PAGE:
"At one point in time," he says, "I had visited Beijing more than any other city in the world—including Missoula, Montana—because everywhere I was going in Asia, I couldn't get there without going through Beijing."
In the late '90s, he led the development of a biodiversity conservation plan in Mongolia. That's where, in 1998, he met his second wife, who was the project translator. They married there a year later. Flamm's environmental consulting work also took him to Central America, South America and Africa.
"Barry likes to explore, and he believes there is no limit," says his wife, who asked that her name not be published. "At any age, people can open their eyes and explore the world."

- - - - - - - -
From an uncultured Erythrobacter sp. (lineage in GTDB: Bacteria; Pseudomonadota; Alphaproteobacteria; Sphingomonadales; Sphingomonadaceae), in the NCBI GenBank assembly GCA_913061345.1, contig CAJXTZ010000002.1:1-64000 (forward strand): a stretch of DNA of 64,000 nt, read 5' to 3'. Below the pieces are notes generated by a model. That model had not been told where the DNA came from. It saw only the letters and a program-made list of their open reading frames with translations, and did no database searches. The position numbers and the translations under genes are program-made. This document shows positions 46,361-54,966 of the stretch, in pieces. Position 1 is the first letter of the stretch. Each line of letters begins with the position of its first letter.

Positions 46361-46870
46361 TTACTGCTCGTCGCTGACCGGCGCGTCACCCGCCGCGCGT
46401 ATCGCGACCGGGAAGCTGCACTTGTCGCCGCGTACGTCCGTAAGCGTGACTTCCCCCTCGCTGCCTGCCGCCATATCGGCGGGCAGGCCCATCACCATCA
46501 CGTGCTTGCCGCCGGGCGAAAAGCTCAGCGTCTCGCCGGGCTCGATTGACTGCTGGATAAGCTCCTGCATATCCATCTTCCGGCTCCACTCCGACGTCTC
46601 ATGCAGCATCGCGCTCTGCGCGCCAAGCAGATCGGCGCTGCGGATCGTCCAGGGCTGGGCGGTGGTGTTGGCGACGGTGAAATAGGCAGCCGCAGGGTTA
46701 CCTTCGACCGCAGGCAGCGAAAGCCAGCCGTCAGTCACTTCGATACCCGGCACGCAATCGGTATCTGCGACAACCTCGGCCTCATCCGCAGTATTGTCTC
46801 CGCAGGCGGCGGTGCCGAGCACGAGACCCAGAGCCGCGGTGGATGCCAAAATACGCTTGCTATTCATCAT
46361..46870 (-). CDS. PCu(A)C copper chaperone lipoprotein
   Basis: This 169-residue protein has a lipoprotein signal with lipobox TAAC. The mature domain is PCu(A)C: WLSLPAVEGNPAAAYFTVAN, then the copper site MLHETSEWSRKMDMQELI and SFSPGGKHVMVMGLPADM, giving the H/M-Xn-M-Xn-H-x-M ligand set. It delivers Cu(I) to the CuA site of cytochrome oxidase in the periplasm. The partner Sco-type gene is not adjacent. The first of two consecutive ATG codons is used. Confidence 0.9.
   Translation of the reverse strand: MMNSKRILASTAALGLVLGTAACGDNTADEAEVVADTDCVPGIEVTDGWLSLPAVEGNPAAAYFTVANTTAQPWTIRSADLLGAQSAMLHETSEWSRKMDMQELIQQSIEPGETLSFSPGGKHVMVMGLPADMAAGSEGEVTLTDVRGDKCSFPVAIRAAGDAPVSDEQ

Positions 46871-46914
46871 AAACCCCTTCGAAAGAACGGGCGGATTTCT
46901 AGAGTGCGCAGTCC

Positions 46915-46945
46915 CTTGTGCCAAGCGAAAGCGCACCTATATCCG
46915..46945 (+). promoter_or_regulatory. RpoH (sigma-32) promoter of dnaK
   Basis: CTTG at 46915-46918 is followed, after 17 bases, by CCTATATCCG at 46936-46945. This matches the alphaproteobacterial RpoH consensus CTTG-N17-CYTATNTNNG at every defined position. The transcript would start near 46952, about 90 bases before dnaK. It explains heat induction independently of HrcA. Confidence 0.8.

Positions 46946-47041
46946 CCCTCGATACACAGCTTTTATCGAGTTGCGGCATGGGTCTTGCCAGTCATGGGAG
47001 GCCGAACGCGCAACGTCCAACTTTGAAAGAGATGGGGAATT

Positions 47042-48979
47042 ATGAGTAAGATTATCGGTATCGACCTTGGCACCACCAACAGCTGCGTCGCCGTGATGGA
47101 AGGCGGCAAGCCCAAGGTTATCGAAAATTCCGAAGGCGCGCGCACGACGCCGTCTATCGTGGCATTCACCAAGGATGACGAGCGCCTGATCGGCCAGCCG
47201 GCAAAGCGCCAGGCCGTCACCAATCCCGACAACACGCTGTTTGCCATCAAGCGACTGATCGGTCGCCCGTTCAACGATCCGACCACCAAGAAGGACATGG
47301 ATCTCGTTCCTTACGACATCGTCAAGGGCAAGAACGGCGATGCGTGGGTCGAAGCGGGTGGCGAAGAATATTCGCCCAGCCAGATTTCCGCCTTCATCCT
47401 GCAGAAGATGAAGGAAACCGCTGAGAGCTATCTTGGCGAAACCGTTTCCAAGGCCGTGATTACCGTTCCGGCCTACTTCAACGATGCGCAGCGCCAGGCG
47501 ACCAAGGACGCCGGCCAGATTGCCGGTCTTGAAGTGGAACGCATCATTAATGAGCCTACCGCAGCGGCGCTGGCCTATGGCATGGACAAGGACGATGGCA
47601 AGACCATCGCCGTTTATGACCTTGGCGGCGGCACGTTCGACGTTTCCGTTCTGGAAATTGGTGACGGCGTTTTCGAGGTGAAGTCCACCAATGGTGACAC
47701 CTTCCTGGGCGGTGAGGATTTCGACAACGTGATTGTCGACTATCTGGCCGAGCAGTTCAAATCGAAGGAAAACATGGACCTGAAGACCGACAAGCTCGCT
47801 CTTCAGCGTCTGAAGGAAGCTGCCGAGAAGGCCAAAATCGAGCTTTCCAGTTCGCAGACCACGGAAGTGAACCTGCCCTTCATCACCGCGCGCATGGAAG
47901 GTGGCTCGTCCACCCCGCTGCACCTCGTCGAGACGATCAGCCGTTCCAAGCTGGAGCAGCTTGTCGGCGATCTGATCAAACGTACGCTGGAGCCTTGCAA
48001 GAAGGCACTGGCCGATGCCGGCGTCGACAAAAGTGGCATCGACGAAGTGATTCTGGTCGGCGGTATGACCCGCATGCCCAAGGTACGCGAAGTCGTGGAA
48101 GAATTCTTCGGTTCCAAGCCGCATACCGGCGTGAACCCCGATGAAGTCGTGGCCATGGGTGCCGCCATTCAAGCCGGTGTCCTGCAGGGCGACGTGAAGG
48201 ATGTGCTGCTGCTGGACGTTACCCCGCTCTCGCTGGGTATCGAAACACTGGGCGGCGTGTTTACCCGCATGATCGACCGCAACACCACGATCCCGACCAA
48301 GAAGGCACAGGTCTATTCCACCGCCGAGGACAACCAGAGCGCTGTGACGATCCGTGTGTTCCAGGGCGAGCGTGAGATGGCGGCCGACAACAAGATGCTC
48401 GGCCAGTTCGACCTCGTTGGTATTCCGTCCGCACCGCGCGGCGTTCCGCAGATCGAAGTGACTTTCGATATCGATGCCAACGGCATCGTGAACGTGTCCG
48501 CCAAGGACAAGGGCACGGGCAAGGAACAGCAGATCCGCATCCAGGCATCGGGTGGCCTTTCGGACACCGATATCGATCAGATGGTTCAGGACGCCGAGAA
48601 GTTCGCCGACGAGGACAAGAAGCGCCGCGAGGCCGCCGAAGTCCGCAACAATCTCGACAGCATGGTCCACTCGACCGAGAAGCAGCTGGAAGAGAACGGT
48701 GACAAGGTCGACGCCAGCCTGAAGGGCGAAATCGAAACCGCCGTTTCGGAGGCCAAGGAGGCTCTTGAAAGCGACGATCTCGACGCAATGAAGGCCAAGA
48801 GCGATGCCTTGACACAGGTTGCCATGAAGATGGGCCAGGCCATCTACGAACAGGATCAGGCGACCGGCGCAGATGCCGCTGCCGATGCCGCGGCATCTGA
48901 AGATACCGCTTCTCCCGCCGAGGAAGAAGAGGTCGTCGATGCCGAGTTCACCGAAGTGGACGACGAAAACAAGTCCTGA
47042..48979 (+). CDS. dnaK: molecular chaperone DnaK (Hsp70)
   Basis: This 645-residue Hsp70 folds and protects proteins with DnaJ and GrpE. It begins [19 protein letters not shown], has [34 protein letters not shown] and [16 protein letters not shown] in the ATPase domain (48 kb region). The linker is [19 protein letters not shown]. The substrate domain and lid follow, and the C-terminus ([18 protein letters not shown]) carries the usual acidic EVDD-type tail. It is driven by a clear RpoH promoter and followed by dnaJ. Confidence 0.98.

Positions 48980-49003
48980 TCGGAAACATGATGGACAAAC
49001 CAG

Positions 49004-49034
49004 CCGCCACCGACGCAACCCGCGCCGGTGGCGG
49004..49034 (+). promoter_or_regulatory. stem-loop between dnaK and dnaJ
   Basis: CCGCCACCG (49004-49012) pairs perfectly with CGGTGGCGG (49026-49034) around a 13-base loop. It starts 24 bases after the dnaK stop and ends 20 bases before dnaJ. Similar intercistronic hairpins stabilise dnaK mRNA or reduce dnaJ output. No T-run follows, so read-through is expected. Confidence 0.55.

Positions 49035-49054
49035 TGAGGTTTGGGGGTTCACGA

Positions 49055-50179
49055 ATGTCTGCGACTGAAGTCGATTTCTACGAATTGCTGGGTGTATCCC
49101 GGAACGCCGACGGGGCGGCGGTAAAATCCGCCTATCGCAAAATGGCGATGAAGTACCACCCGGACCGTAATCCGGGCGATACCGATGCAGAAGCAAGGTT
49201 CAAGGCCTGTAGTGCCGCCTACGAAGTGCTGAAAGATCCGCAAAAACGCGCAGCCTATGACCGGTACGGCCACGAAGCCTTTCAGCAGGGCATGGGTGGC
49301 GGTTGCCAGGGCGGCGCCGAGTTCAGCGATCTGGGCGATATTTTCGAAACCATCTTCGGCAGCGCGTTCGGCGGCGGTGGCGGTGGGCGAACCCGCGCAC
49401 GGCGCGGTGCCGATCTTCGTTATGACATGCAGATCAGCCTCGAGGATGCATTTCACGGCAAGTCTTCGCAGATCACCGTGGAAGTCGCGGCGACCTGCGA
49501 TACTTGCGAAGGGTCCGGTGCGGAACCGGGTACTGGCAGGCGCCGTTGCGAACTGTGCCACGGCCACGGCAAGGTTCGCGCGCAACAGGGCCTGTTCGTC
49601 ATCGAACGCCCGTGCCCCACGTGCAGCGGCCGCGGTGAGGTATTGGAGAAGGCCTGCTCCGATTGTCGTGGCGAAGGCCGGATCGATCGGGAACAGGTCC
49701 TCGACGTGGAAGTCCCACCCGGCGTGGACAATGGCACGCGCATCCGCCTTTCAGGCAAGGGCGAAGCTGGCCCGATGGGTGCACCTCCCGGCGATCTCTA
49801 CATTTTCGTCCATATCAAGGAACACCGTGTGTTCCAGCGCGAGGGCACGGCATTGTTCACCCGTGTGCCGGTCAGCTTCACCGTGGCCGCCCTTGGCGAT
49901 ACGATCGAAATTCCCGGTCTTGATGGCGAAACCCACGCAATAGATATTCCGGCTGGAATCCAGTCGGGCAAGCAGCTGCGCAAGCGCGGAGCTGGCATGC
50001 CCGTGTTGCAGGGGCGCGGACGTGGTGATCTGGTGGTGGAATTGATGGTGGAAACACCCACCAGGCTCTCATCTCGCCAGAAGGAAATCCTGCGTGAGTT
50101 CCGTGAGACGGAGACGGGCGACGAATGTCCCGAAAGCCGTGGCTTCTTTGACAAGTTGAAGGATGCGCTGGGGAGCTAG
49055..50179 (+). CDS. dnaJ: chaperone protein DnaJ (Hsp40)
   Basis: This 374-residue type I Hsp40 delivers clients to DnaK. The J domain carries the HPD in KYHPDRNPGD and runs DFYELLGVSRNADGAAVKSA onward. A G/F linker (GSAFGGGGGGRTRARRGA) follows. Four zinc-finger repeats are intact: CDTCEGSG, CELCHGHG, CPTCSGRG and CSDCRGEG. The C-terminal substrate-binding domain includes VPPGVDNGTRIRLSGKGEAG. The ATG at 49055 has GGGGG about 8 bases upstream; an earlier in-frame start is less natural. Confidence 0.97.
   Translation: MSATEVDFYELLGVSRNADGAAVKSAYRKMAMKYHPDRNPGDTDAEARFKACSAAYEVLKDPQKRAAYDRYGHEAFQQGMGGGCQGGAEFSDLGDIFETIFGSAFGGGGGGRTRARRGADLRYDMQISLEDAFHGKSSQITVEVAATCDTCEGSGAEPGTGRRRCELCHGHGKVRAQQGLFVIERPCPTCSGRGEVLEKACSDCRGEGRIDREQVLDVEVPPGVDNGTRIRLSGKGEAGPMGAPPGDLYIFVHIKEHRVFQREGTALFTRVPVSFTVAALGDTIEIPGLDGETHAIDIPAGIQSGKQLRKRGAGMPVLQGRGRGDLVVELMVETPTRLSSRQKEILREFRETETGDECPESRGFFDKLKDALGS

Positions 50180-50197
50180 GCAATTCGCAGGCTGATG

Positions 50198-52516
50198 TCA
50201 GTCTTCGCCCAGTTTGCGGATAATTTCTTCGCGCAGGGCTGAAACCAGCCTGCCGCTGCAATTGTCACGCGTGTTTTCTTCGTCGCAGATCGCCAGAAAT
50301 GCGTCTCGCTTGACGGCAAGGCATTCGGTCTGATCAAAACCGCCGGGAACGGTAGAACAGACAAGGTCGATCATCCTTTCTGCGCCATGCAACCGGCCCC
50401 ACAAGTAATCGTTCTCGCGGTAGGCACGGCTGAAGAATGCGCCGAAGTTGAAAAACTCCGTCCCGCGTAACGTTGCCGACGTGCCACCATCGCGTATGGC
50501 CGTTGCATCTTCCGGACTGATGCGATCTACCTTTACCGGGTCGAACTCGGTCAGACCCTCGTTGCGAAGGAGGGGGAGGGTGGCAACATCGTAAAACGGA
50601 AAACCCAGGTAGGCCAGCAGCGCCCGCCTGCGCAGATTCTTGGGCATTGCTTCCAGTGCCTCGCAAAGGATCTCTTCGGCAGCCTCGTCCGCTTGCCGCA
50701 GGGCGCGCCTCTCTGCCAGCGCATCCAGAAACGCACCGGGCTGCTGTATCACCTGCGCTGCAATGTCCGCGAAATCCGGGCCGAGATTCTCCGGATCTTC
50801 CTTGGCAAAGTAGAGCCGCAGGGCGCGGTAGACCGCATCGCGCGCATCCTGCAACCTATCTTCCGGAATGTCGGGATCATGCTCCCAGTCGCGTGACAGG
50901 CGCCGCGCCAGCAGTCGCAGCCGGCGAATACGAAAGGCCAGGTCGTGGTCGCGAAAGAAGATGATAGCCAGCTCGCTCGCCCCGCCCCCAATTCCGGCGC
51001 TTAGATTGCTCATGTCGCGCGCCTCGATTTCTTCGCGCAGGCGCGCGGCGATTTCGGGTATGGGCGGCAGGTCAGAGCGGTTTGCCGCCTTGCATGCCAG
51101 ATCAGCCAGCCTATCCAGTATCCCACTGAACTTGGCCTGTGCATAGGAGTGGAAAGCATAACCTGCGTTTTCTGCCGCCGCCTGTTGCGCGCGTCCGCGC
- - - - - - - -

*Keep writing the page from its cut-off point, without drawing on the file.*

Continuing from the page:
"I've seen enough," Flamm says, "that almost nothing is exotic...I don't have the sense I did that first trip when everything was so exotic, so unique, and I was so sensitive to the smells and sights and sounds...The only place I think I haven't been that might seem exotic is New Guinea...especially if I got around headhunters."
"A beautiful place on Finley Point"
Flamm had been to every state in the country, but when he returned to the U.S. from Nepal, in June 1992, he chose to buy property in Montana. "I always thought about it when I was in Washington—'Oh, I'd like to set up a farm...an experimental farm and be sustainable and not use chemicals'...So I just jumped in and bought a beautiful place on Finley Point. It had space, it was beautiful; it had cherry trees and apples and pears."